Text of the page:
[tbb-dev] auto-rebasing tor-browser patches on gecko-dev master

Mike Perry mikeperry at torproject.org
Wed Nov 5 19:36:18 UTC 2014

Georg Koppen:
> Nicolas Vigier:
> > Hello,
> > 
> > A few days ago on #tor-dev:
> > 
> > 01:20 < mikeperry> arthuredelstein,boklm: I'm going into mozilla next
> >       wednesday, and I suspect they're going to want to make progress
> >       on getting our branch running in their testing infrastructure..
> >       a thought occurrs: what if we were to make an auto-rebasing script
> >       that periodically tries to rebase our patches on to master from
> >       https://github.com/mozilla/gecko-dev? then we'd not only have early
> >       warning if they break our new tests, but also when our patches 
> >       begin 
> > 01:21 < mikeperry> it may mean more work in terms of constantly fixing
> >       broken patches though..
> > 
> > 
> > I think I can do something to try to automatically rebase our patches
> > on gecko-dev master, build and run the tests every night, then send an
> > email if the rebase failed, the build failed, or a test that was
> > successful the previous day failed.
> > 
> > Sometimes the auto-rebasing will fail. Maybe we can have a 'nightly'
> > or 'master' branch where we push manually rebased patches when
> > auto-rebasing failed ?
> > 
> > I don't know how often the auto-rebasing will fail, and how much work it
> > will be to manually fix it though.
> > 
> > Does it look like a good idea ?
> I think before we start with auto-rebasing at all someone should rebase
> our patches to mozilla-central once as probably a lot of them are
> failing if we would start with the auto-rebasing right away which would
> lead to quite some noise we could avoid. Additionally, there are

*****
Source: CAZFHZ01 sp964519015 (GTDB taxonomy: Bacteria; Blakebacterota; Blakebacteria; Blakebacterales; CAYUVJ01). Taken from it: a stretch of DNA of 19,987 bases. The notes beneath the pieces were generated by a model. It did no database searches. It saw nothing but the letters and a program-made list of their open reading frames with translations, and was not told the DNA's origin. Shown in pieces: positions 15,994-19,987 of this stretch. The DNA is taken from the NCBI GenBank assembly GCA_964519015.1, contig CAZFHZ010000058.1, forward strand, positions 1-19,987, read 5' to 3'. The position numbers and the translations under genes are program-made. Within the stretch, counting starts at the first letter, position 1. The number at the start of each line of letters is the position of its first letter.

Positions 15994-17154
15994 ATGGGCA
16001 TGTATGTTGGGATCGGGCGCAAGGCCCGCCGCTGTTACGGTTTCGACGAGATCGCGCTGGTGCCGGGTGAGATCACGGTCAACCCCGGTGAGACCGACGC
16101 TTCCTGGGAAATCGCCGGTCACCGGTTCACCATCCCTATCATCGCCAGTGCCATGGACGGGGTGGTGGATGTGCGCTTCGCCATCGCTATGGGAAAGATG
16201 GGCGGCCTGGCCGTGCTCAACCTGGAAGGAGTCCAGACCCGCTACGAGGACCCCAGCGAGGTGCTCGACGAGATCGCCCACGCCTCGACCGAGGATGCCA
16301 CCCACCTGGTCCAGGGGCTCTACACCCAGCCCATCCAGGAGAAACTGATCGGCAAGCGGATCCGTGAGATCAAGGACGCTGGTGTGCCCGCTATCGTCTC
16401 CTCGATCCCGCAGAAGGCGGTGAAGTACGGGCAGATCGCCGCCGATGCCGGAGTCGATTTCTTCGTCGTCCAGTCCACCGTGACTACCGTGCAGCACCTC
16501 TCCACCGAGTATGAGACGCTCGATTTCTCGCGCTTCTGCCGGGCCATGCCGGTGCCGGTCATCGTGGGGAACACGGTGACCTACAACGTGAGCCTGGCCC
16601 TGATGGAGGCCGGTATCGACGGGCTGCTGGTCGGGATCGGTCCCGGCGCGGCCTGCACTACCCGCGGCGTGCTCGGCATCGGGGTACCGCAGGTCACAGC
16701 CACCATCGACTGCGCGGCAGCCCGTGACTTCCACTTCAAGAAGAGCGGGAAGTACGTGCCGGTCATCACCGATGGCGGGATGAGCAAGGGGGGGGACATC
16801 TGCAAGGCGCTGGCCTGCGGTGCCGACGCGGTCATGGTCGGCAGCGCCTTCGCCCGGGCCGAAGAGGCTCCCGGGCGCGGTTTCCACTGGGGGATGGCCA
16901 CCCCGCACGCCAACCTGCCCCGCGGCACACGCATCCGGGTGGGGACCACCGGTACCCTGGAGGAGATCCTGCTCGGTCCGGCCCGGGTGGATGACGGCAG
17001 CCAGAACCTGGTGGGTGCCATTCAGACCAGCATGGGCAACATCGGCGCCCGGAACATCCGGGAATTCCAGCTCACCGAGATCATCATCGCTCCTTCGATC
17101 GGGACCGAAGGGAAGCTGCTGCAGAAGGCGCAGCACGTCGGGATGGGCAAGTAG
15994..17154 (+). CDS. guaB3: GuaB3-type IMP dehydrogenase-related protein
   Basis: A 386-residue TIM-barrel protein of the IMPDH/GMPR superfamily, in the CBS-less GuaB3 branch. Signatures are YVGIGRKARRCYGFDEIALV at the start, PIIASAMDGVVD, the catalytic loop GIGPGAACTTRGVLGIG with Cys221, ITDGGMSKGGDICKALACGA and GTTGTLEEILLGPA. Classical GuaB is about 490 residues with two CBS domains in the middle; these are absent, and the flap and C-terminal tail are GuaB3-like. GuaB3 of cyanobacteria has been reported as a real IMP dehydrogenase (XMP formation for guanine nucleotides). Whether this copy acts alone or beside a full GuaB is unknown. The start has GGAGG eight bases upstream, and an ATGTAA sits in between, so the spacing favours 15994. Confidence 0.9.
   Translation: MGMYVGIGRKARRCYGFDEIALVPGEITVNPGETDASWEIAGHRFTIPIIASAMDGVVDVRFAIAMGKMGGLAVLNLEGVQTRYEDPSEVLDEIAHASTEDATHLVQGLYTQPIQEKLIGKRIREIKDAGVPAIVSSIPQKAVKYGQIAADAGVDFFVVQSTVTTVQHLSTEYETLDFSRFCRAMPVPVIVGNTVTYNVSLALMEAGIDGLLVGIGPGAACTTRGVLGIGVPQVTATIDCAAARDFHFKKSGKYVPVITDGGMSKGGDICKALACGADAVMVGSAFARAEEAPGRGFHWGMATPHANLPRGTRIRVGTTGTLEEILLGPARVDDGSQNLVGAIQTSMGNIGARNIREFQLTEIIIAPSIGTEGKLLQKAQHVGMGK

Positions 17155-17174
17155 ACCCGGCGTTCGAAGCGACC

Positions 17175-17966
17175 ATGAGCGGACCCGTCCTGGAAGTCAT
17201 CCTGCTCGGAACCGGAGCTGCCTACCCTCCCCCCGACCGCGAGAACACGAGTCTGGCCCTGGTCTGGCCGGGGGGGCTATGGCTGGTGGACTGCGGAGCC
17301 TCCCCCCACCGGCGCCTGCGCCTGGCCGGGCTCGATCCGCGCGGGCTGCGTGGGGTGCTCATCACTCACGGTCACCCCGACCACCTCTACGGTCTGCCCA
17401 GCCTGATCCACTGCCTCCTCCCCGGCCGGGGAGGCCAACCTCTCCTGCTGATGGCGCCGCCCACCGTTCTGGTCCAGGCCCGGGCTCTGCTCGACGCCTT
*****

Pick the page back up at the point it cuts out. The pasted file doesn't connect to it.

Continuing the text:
> probably patches that need to get rewritten to a great deal (the image
> cache part comes to mind here).
> This is probably already involving quite some work. Then we should come
> up with a plan on what to do with broken patches. Do we fix them ad hoc
> or just once every week or...? Who is going to do that? What means
> "fixed" here at all? Just a successful manual rebasing or does the code
> need to be compiling as well at least? If so on which platforms? Who is
> organizing that?

Well what I said immediately after those two lines that Boklm pasted was
that we would store conflicts (as full versions of failed patches) in a
directory in the repo. In this way, we at least get some advanced notice
of conflicts, even if we don't have the resources to keep them up to
date continuously.
> And most importantly how do we make sure that the functionality of the
> patches is still the same? I very much fear that subtle rebase problems
> are carried around (see the potential DNS leakage that occurred during
> the last rebase) making us think everything is fine where in reality
> this is not the case.

Well, this we should keep track of via unit tests as best we can.

But you're right, there is a danger that a mis-application could happen.
We probably should not treat auto-rebased patches that claim to succeed
as the actual final versions. We should instead reapply them fresh
from the official versions in our repo.

Manually updated patches we can perhaps mark differently in the repo.

> Thus, I am currently not convinced this is a good idea at all.
> Definitely not until we sort out how this should work in practice.

The benefit is the ability to make more active use of Mozilla's testing
infrastructure, and especially the early notice property. Even if many
patches end up discarded, we'll at least know that we have a lot of work
ahead of us for the next rebase cycle, and that we should plan for that

We'll also get early notice if a feature change causes a subtle
compatibility issue with our patches due to unit test failures, which
may be even more valuable.

Mike Perry
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